The Trouble With Air-Conditioners
Demand response is a topic that can easily bring a sleepy man to dreamland.
So it was with some trepidation that I attended the New York Academy of Sciences' "Market Makers: Developing and Deploying Energy Efficiency Technology in NYC" event, part of Climate Week.
I was glad I did. Perhaps it's his "down under" accent or comedian's demeanor, but Colin Smart of Con Edison actually made utility scale demand response engaging and, well, almost electrifying.
Con Edison has been promoting green initiatives for some time now, but certain problems impede their progress: dense urban environments are ill-suited to the promise of smart meter technologies, consumer behaviors are hard to change, and there are those pesky window air conditioners.
Yes, window air conditioners. In fact, Smart, Con Ed's section manager for demand response, is more concerned about window air conditioners than the potential impacts of electric vehicles in the future.
"There are 6.1 million window air conditioner units in New York City," Smart told the audience. "That represents 2500 MW, approximately one-fifth of the peak load we have to manage."
Some units are operated as much as 24 hours a day, especially in peak summer months. Others are run throughout the day or overnight. They can't be controlled centrally and, because of their numbers and inefficiency put stress on the grid.
In the future, Smart posits, the adoption rate of window air conditioners will be greater than electric vehicles. The more air conditioners, the greater the impact.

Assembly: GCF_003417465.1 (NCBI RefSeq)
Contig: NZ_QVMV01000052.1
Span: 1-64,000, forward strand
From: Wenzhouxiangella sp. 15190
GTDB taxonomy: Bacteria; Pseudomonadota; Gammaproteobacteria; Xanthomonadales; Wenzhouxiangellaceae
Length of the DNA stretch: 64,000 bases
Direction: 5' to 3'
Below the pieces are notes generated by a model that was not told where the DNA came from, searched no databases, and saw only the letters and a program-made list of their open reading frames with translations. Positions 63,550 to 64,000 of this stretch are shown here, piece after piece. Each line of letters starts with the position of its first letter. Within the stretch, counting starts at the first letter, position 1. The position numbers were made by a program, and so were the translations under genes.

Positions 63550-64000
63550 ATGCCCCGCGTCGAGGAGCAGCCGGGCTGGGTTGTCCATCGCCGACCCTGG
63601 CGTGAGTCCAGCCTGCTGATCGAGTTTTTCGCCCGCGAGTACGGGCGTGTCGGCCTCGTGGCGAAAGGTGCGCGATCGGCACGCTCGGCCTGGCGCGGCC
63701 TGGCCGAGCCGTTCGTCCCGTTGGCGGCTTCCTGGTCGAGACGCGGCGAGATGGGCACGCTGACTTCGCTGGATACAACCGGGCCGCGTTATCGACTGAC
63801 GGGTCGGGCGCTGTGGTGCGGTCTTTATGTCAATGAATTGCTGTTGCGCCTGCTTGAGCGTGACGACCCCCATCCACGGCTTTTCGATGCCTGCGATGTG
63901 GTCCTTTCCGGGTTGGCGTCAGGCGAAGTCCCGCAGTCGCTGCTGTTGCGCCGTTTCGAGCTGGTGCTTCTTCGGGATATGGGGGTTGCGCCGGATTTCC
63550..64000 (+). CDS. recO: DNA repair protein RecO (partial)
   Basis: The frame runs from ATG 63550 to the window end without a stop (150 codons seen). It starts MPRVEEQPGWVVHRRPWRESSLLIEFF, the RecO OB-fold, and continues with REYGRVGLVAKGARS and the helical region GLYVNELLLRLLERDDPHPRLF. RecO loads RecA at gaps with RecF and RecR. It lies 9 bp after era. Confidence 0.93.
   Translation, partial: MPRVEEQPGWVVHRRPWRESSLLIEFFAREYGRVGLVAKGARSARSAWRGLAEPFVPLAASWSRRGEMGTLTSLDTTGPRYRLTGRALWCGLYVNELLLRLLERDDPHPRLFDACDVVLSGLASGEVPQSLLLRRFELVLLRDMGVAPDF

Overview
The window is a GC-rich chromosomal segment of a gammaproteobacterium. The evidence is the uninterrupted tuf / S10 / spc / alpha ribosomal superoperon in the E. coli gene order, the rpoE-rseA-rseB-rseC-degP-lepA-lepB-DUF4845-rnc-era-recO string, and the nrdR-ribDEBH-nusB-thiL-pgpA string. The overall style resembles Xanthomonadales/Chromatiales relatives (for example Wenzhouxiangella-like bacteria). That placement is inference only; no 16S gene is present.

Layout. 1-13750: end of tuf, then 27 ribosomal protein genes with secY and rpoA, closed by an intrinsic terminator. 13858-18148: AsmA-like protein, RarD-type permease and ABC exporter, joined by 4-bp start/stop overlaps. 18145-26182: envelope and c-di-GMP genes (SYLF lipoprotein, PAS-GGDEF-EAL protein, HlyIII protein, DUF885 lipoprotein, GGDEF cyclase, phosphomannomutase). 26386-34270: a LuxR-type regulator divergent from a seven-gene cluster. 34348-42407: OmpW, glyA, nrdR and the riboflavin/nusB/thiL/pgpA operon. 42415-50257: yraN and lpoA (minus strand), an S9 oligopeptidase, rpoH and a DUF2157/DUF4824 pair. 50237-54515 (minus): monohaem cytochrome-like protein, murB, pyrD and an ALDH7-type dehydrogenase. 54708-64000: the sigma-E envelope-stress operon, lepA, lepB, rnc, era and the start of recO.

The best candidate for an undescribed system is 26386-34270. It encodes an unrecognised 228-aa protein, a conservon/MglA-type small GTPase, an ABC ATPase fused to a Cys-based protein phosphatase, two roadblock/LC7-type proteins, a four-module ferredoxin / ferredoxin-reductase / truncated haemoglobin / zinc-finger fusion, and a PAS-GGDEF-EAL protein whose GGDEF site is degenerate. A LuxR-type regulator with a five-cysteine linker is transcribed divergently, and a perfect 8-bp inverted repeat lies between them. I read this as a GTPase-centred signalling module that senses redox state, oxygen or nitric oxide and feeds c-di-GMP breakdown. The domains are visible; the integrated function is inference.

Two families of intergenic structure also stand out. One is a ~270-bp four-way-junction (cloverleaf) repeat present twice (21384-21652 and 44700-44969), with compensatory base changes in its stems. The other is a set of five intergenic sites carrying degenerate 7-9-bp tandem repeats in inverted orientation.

"While I do not know exactly when the electric vehicles will charge, I do not expect them all to charge at the same time," says Smart. "With the air-conditioning units I only need a weather forecast to know exactly when they will be used and they will all operate in a coincidental fashion."
To solve this problem, Con Edison turned to ThinkEco, a New York City based start-up that has developed what it calls the "Modlet."
The Modlet, or "modern outlet" plugs into your existing electricity outlet and helps eliminate energy waste by shutting off your appliances when you're not using them. The unit is programmable by the consumer, who can use it to control energy use on a pre-set schedule or via their computer or smartphone.
"You can see the energy you are consuming and make adjustments." said ThinkEco's chief strategy officer Mei Shibata. "You can even use it to shut off your toaster if you accidentally leave it on."
The device, which was tested by Con Edison with 200 customers on their air conditioning units over the summer, will soon be available to consumers through retail stores.
"People like trying the Modlet on devices they're curious about, which may or may not necessarily correlate with the largest power hogs in the home, but it's their way to personalize what energy consumption means to them," Shibata said. "And that's great because personalized knowledge is what helps to change behavior around efficiency."
Con Ed has also partnered with Viridity Energy and the New York City Economic Development Corporation to optimize advanced building technologies and solar generation from city-owned properties.
Viridity's software platform evaluates the customer’s overall energy load and optimizes energy usage by integrating and aggregating load, storage, and any on-site generation resources, such as ice or solar, into a virtual generation system.
That not only reduces stress on the grid, especially during peak load times, but can help reduce costs for consumers through incentives and reducing the need for costly infrastructure investments that are passed on to the consumer.
Scott Edward Anderson is currently global marketing director for cleantech at Ernst & Young. He is the founder of the popular blog, The Green Skeptic, and the VerdeStrategy consultancy. He has held management positions with Ashoka and The Nature Conservancy and is co-founder of the Cleantech Alliance Mid-Atlantic. An award-winning poet, Scott was a John Sawhill Conservation Leadership Fellow, ...
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